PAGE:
market and advertise the receipt of the funds, eligibility requirements, possible uses and the process for
selection of participants. Flyers, brochures and marketing materials should be widely distributed in a
variety of public places and information sources – newspapers, newsletters, local cable, etc.

If the applicant is a covered person subject to the “Conflicts prohibited” clause of the regulations, does not
exercise functions or responsibilities with respect to CDBG activities or participate in decision-making
regarding the activities, and the community has widely publicized and marketed the program to avoid
situations of inside information and has a fair process for participant selection, then a determination may
be made that no conflict exists under the federal regulation. This determination should be documented by
the responsible CDBG administrator in the application file and no further action is required in the CDBG
program to address conflict of interest.

If the applicant is a “Covered person” and subject to the “Conflicts prohibited” clause because the
applicant exercises functions or responsibilities with respect to CDBG activities or participates in
decision-making regarding the activities, proceed to Step 3.

Step 3 – Federal regulations provide a process to request exceptions to the “Conflicts prohibited” clause.
Local units of government may document and request of the state (DHCD) an exception to the provisions
to allow the participation of covered persons. The steps that must be followed by local government and
the findings necessary to allow the exception are spelled out in the regulations at 24 CFR 570.489 (4) and
(5). As a practical matter, it unlikely that such exceptions would be granted by DHCD. Employees of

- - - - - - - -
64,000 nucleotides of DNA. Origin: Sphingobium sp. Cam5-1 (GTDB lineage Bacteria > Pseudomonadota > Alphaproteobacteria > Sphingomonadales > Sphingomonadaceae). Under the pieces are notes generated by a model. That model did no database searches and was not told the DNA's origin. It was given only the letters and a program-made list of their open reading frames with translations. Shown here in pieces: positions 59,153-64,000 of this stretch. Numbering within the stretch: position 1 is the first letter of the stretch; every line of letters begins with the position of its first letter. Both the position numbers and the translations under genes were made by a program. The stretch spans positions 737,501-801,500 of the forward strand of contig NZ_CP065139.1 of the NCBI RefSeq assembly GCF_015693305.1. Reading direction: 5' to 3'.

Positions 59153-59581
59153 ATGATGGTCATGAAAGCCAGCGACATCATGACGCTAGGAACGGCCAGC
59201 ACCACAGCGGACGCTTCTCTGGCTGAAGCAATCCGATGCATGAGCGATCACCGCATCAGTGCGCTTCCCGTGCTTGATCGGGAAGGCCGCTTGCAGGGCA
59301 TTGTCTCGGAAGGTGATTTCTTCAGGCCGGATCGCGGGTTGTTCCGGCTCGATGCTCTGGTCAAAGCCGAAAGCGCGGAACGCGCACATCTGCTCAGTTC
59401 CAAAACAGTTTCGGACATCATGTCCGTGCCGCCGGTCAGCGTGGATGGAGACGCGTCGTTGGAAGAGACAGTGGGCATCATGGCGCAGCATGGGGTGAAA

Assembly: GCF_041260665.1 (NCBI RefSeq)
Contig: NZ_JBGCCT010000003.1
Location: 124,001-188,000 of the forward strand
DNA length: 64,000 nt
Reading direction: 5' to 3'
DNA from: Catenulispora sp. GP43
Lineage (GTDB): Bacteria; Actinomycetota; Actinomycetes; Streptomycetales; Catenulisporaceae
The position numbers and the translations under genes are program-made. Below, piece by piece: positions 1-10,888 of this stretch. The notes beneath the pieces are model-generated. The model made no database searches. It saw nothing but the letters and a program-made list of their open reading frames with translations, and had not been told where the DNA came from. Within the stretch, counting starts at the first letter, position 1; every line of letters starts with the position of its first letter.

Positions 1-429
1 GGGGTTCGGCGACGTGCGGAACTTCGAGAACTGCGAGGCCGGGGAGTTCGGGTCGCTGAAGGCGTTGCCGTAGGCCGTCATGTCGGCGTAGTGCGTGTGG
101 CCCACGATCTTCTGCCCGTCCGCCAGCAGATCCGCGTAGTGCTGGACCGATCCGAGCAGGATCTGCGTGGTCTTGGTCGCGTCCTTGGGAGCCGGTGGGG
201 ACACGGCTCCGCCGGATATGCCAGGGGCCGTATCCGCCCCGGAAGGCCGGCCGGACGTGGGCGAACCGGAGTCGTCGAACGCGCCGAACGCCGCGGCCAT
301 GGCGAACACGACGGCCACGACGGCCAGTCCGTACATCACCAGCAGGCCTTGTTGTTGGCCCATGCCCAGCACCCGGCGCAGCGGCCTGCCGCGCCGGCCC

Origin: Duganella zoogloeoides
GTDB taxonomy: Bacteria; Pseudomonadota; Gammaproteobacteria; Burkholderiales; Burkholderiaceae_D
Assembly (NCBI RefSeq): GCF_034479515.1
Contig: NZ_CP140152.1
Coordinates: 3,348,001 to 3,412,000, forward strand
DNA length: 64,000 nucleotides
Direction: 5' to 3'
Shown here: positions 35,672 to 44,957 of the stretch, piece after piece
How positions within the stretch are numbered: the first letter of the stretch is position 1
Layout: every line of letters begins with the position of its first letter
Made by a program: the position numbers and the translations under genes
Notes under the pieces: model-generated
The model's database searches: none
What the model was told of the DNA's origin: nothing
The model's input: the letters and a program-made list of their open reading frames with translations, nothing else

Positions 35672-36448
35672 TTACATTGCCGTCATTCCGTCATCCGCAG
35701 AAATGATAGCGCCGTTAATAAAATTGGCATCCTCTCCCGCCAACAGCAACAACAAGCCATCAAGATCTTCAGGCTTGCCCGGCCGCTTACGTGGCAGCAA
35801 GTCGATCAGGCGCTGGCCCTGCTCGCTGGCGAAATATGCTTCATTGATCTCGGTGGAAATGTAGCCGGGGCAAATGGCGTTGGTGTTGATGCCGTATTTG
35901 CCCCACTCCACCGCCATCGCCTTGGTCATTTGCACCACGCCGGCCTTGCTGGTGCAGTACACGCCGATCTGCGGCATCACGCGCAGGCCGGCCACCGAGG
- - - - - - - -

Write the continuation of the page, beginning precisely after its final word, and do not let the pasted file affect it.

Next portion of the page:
departments directly administering CDBG activities and local officials responsible for those functions are
unlikely to make the case that the benefits to them would outweigh the conflicts present. If a grantee feels
that the case can and should be made, they should contact the community’s CDBG program representative
at DHCD for further information on how to proceed.

It is also important to note that the Massachusetts Conflict of Interest law (c. 268A) has an exception for
municipal employees participating in a rehabilitation program for his residence – G.L. c. 268A, sec. 20(e).
This exception does not exist for commercial rehabilitation programs. The state law prohibits both actual
conflict of interest and the appearance of conflict of interest. Municipal employees and local officials
should review the provisions of state law carefully to determine whether the statute applies to them and

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whether an actual conflict or the appearance of conflict exists. DHCD strongly urges potential municipal
participants to consult with your town counsel or city solicitor pursuant to c. 268A, §22 in order to
determine the steps necessary to avoid violation of the state conflicts of interest law.

Key Questions and Actions:
Communities that are administering housing or commercial rehabilitation programs should include the
following in their application procedures and in the marketing of their programs. Including these steps
will greatly improve a community’s ability to identify potential conflicts of interest and in some cases, to
avoid them.

Application materials for rehabilitation assistance should ask the following questions:

   1. Are you a municipal employee or locally appointed official? Do you work as a consultant or agent
      to the community? Do you work for another agency that administers CDBG for the community?
   2. If so, your position title:
   3. Department:
   4. How did you hear about the rehabilitation program?

The rehabilitation file must document this information and any determination made by the local CDBG
administrator regarding conflicts.

Upon receipt of an award for housing rehabilitation assistance, communities should widely market and
advertise the receipt of the funds, eligibility requirements, possible uses and the process for selection of
participants. Flyers, brochures and marketing materials should be widely distributed in a variety of public
places and information sources – newspapers, newsletters, local cable television, etc. These actions will
create a climate that dispels the concern that municipal employees and local officials have inside
information regarding the availability of rehabilitation assistance that was not generally available to the
public.


If you have further questions regarding this guidance, please contact your community’s CDBG program
representative at DHCD or DHCD’s Office of Chief Counsel.